Google Maps Upgrade: Report inappropriate photo

While exploring a potential new feature that would allow video to be added to your Local Business Record in Maps (first spotted by Mike The Internet Guy) I found that Google has added an ability to report inappropriate photos for any of the following reasons:

•This image infringes on my privacy
•This image violates a copyright
•This image violates a trademark
•This image contains inappropriate content or violates policy guidelines
•Other (please describe below)

Google notes: “We’ll review each image to ensure that it complies with our Terms of Service and Program Policies.”


In a recent interview with Carter Maslan, Product Director of Google Maps, he noted that the best way to combat spam was to rely on the masses for feedback. This appears to be the one of the steps to fruition on that direction.


And in the Google Maps for Business Group, this posting came through:

TOPIC: What does “Flagged” mean


== 1 of 1 ==
Date: Thurs, Feb 21 2008 11:01 pm
From: thall89553

I logged into my acount today and saw a yellow label above my busines
that reads “Flagged”. What does that mean?

I presume, but have not verified, it to mean that Google is flagging your account when an inaapropriate photo has been reported as associated with your business record.

Please consider leaving a comment as your input will help me (& everyone else) better understand and learn about local.
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2 thoughts on “Google Maps Upgrade: Report inappropriate photo”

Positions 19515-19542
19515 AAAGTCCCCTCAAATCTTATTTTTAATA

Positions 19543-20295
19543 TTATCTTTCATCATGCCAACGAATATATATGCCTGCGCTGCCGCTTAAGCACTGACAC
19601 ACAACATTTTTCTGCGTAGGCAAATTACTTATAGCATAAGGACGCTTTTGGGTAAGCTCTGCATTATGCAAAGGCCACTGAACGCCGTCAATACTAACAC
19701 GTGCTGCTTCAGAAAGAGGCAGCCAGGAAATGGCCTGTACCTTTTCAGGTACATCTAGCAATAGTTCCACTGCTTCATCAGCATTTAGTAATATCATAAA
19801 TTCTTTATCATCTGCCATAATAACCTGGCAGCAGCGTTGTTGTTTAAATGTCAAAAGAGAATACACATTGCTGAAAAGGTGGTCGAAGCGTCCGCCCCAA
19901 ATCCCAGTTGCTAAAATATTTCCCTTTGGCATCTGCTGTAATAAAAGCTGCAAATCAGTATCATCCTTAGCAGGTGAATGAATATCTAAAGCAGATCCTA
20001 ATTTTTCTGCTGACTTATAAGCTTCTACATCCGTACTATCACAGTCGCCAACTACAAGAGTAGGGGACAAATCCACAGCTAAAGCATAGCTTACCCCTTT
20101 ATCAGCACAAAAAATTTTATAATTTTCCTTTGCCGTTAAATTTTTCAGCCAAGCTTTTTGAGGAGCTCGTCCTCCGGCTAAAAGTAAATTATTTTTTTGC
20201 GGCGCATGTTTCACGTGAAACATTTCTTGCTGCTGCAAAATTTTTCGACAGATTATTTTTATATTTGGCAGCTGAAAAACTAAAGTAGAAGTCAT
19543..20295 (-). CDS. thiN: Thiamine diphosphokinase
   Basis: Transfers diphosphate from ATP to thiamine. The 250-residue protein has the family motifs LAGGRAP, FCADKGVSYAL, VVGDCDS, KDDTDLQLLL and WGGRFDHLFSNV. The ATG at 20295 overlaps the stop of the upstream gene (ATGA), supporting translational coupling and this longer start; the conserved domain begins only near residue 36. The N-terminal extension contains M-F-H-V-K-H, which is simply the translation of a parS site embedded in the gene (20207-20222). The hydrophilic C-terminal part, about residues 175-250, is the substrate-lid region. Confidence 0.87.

1. This puts the power in the local business owner’s hands to make an inexpensive but compelling commercial. Amazing.

    Mike, do you think Google is really going to review all of these things? And how long with THAT take?


    This is a great catch, and has sent me on a trip to Mike the Internet Guy’s blog for the first time. It looks terrific. 2 of my readers mentioned he would be a great guy to interview.


  2. Like all things Google I assume that they are doing it algorhytmically although I could be wrong…..that’s a great question. Does anyone know?

    I am not familiar with the copyright battles that Google has been facing but certainly encouraging end users to help in the hunt for photos that violate copyright & trademark would seem a cost effective strategy even if they do put a person on it. It is cheaper than getting sued.

    If and when they do allow video to be added to the LBC it would tie in nicely with their recent YouTube video ad feature and implies that video might become a more important part of the small business advertising portfolio.


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